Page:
Massive loss that left so many feeling helpless, fragile and unmoored. The ongoing fight for equity. A catch-all anxiety tied to the simple passing of time. Moments of true rest were few and far between this past year. But there were moments.
These days have begun to feel elastic: even the most banal social practice upended, oceans of time in front of us that feel by and large destined to be filled by anxiety. Oh, the new normal. The importance of maintaining routine are stressed upon us, the vague semblance of normality holding us together with tape and string. I myself never thought I could abide shoes in the house but am now cheered by the simple act of lacing them each morning, even if only to tread the same exact square footage as yesterday.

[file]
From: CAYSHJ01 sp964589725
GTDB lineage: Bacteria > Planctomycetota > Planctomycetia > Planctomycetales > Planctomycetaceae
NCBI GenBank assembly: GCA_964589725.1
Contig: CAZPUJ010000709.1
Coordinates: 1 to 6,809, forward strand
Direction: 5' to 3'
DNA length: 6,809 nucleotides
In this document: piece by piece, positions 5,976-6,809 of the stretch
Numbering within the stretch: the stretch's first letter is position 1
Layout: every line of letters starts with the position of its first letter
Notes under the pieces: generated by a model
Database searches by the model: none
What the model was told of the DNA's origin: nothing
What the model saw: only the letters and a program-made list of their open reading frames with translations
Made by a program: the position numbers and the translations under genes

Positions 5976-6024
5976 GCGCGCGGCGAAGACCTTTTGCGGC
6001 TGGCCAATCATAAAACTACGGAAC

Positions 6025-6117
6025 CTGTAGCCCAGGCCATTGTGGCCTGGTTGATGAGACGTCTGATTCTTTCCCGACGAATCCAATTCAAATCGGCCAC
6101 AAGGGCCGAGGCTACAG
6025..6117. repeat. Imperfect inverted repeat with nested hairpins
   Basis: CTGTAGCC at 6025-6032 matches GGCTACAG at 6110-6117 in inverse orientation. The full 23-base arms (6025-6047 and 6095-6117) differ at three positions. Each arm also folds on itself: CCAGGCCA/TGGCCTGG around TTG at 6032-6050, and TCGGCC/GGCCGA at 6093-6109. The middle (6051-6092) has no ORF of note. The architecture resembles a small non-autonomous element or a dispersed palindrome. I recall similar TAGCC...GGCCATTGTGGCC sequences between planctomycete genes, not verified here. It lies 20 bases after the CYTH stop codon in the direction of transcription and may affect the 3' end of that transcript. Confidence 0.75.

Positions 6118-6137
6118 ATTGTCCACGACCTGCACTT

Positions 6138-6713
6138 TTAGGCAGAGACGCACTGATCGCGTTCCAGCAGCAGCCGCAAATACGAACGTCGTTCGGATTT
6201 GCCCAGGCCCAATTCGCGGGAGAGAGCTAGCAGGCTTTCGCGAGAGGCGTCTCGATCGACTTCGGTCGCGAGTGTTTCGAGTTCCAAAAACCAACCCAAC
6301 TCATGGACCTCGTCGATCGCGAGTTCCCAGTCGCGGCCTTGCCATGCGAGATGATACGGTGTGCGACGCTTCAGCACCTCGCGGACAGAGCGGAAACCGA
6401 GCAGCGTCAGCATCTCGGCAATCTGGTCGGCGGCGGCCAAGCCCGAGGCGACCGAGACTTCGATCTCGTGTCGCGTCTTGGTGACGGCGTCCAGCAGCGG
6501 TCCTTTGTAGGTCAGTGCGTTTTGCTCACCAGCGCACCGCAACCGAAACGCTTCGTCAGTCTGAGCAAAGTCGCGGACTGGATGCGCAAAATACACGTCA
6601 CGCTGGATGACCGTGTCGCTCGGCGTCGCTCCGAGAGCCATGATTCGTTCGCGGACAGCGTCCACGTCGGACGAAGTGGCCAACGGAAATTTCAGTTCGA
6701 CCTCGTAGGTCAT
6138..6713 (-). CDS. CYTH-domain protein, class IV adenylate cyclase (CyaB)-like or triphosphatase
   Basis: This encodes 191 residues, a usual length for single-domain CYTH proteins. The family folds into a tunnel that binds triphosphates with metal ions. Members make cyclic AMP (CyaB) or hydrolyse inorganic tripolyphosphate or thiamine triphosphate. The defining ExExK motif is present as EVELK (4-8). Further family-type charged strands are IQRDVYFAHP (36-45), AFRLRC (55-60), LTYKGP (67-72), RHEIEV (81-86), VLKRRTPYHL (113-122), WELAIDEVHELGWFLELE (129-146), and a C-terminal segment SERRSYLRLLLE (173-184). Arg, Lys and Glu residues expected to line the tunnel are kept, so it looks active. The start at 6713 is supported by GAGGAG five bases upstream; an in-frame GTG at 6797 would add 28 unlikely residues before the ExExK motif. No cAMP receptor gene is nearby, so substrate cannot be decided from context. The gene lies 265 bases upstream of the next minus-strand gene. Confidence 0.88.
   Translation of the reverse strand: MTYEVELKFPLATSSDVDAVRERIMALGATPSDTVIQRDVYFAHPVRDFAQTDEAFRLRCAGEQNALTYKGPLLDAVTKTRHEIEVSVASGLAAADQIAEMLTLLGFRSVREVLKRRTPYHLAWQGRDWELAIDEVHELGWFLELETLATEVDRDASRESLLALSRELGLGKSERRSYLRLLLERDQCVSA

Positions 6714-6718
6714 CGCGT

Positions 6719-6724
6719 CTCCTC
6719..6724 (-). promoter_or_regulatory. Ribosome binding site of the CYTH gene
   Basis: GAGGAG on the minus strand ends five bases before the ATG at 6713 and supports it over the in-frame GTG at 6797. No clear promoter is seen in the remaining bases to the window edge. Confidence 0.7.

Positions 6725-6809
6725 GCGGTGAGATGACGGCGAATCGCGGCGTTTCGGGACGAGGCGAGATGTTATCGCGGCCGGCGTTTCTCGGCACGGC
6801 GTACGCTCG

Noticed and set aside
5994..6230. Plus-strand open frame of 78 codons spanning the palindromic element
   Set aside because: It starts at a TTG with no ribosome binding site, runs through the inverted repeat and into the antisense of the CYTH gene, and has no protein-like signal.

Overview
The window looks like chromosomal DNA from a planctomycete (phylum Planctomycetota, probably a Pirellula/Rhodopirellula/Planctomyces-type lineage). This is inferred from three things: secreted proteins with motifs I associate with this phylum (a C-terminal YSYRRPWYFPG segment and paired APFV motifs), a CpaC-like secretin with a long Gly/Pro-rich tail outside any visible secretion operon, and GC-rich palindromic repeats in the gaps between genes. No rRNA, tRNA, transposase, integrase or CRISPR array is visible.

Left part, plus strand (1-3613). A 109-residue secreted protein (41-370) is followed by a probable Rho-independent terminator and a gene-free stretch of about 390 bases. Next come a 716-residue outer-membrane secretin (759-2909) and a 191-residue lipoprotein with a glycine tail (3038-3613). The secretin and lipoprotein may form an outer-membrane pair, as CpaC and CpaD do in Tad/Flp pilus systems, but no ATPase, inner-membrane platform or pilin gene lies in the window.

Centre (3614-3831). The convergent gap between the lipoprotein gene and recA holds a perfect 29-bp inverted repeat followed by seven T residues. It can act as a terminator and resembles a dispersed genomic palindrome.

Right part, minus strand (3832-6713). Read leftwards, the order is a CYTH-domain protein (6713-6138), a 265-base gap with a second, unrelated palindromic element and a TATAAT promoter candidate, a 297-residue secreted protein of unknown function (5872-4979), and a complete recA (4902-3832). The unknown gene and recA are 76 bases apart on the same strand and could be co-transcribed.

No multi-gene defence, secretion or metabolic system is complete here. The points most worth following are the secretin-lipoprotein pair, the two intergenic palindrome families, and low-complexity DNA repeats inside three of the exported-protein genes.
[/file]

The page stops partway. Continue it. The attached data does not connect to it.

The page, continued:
In 1994, in a southern Baptist household on a dead-end street of nine houses, I felt one way and one way only: alone. Where I grew up, queer was a crime. If you were lucky you were ignored and if your luck ran out, you were punished. It felt like the only option was to keep your head down and mouth shut. I was fifteen years old and knew exactly who I was but struggled to articulate my identity.
In 2012 the New York Times Sunday Book Review published a very negative (and very hilarious) front-page evisceration of two works by a young, largely unknown fiction writer. The review sparked much debate and launched a thousand tweets about what a book review can or should do. Condemned for being "mean", a descriptor that I personally feel criticism should never pay heed nor extend an ounce of patience, William Giraldi's scathing summation of a novel and collection of stories by Alix Ohlin ruffled many feathers, albeit almost entirely of the twee, "lives in Brooklyn" variety.
"I'll need a ton of things if you want me to do this right."
Mary Robison, Oh!